Although there are numerous treatment programs around the country for abusive partners and parents, successful completion of a batterer intervention program does not mean that the risks of child and woman abuse are eliminated. The evaluation of programs for men who batter is in its infancy, including programs for men of color (Gondolf, in press; Saunders & Hammill, 2003). A substantial proportion of women (35% on average across a number of studies) report that physical abuse by their partners recurs within 6-12 months after treatment and psychological abuse often remains at high levels. In controlled studies, the recidivism rates average only 5% lower for the “treated” groups than the control groups (Babcock, Green, & Robie, 2004). These results are less optimistic than those implied in the section of the Model State Statute on Domestic and Family Violence (NCJFCJ, 1994) that recommends the successful completion of abuser treatment as a condition for visitation.
Only two studies of programs for men who batter investigated the reduction of actual or potential violence toward the children (Myers, 1984; Stacey & Shupe, 1984). Both of these studies showed promising results but did not specifically focus on parenting issues. Special parenting programs for men who batter have developed in recent years, either as modules within existing intervention programs or as stand-alone programs (Edleson, Mbilinyi, & Shetty, 2003; Edleson & Williams, 2007).
In summary, contrary to what one would expect, separation is a time of increased risk of violence, abusers’ chronic problems may not be apparent, and the trauma from violence and continuing, intense fears may make battered women appear “crazy.” Furthermore, successful completion of an abuser intervention program does substantially reduce the risk of re-abuse on average.
Factors that Compromise Safety of Children and Survivors
Negative outcomes for domestic violence victims and their children include (1) dangerous offenders in contact with ex-partners and children due to unsupervised or poorly supervised visitation; (2) sole or joint custody of children awarded to a violent parent, rather than a non-violent one; and (3) urging or mandating mediation that compromises victims’ rights or places them in more danger. Such negative outcomes are likely to be compounded for women of color, lesbian mothers, survivors whose English is not proficient, and/or immigrant women with little or no knowledge of the U.S. legal system ( Barnsley, Goldsmith, Taylor, 1996; Ramos & Runner, 1999).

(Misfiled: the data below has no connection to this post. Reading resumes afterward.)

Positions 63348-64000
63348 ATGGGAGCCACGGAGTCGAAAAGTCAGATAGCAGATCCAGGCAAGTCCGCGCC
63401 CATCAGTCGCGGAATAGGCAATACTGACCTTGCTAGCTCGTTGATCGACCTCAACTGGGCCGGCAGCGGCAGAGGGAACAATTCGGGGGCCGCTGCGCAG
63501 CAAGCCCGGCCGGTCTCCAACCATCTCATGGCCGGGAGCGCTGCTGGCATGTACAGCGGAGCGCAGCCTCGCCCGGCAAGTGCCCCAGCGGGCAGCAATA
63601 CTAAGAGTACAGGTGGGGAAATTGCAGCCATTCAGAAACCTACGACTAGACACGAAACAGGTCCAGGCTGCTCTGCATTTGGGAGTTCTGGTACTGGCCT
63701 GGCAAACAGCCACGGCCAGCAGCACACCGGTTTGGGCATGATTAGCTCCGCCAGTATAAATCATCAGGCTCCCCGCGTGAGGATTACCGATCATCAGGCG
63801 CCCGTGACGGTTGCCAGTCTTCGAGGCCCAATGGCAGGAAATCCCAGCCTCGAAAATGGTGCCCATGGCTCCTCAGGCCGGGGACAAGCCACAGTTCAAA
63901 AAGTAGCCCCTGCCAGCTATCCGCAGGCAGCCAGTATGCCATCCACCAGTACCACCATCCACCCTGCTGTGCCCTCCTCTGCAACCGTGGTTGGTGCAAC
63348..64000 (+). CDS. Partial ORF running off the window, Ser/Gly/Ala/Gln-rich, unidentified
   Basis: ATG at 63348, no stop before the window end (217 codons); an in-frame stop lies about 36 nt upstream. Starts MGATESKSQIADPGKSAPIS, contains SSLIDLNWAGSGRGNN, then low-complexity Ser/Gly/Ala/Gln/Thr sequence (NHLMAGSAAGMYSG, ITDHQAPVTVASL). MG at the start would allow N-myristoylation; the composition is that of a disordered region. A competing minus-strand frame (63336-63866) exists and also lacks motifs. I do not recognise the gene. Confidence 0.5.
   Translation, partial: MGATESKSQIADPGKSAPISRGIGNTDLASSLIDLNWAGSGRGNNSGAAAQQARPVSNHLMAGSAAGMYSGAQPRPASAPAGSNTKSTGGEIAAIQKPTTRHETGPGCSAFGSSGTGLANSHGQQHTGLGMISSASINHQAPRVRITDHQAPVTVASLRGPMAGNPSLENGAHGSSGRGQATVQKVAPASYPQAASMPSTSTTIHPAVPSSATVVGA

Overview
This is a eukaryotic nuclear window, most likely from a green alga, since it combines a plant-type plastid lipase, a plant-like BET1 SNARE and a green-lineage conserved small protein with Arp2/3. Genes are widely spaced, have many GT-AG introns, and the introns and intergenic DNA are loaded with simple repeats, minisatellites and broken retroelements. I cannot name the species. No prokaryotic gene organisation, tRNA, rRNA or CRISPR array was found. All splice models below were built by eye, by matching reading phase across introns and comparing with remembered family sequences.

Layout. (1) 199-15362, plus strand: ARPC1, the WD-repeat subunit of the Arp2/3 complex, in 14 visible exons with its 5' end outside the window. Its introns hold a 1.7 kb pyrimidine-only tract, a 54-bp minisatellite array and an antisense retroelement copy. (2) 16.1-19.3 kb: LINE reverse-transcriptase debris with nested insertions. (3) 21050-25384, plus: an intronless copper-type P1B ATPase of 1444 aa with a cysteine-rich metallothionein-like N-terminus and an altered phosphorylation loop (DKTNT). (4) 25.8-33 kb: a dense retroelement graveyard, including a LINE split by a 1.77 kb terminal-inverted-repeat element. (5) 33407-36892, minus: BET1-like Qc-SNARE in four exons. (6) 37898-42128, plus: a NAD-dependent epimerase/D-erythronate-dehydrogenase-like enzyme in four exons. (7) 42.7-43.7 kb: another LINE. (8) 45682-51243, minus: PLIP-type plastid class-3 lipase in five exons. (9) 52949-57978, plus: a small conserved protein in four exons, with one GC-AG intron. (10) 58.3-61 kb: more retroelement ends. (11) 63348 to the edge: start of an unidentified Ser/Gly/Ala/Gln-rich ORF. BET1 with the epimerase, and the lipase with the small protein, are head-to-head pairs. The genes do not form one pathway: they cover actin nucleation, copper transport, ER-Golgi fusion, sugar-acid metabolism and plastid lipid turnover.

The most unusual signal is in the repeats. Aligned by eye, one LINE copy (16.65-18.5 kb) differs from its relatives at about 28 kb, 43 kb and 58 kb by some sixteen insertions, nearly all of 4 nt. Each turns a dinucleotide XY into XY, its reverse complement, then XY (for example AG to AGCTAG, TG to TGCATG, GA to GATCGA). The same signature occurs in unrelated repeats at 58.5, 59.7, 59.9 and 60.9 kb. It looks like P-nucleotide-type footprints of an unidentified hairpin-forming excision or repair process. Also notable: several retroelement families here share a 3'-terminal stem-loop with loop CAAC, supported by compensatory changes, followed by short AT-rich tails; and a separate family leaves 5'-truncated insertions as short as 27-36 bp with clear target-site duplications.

Joint custody can be quite beneficial for children of non-violent, low-conflict couples.³ However, joint custody–in particular, joint physical custody or “shared parenting”–can obviously increase the opportunities for abusers to maintain control and to continue or to escalate abuse toward both women and children. Enthusiasm for joint custody 4 in the early 1980s was fueled by studies of couples who were highly motivated to “make it work” (Johnston, 1995). This enthusiasm has waned in recent years, in part because of social science findings. Solid evidence about the impact of divorce and custody arrangements is difficult to find because most data are gathered at one point in time, and thus statements about cause and effect are not possible (e.g., Bender, 1994). There is increasing evidence, however, that children of divorce have more problems because of the conflict between the parents before the divorce and not because of the divorce itself (e.g., Kelly, 1993). Johnston (1995) concluded from her review of research that “highly conflictual parents” (not necessarily violent) had a poor prognosis for becoming cooperative parents. In a study by Kelly (1993), more frequent transitions between high-conflict parents were related to more emotional and behavioral problems of the children. If exposure to “high conflict” parents is damaging to children, then they are even more likely to be damaged by exposure to domestic violence. We now have evidence that a high percentage of couples labeled “high conflict” are experiencing domestic violence, and thus attempts to detect domestic violence within “high conflict” families are crucial (for further review, see Jaffe & Crooks, 2007).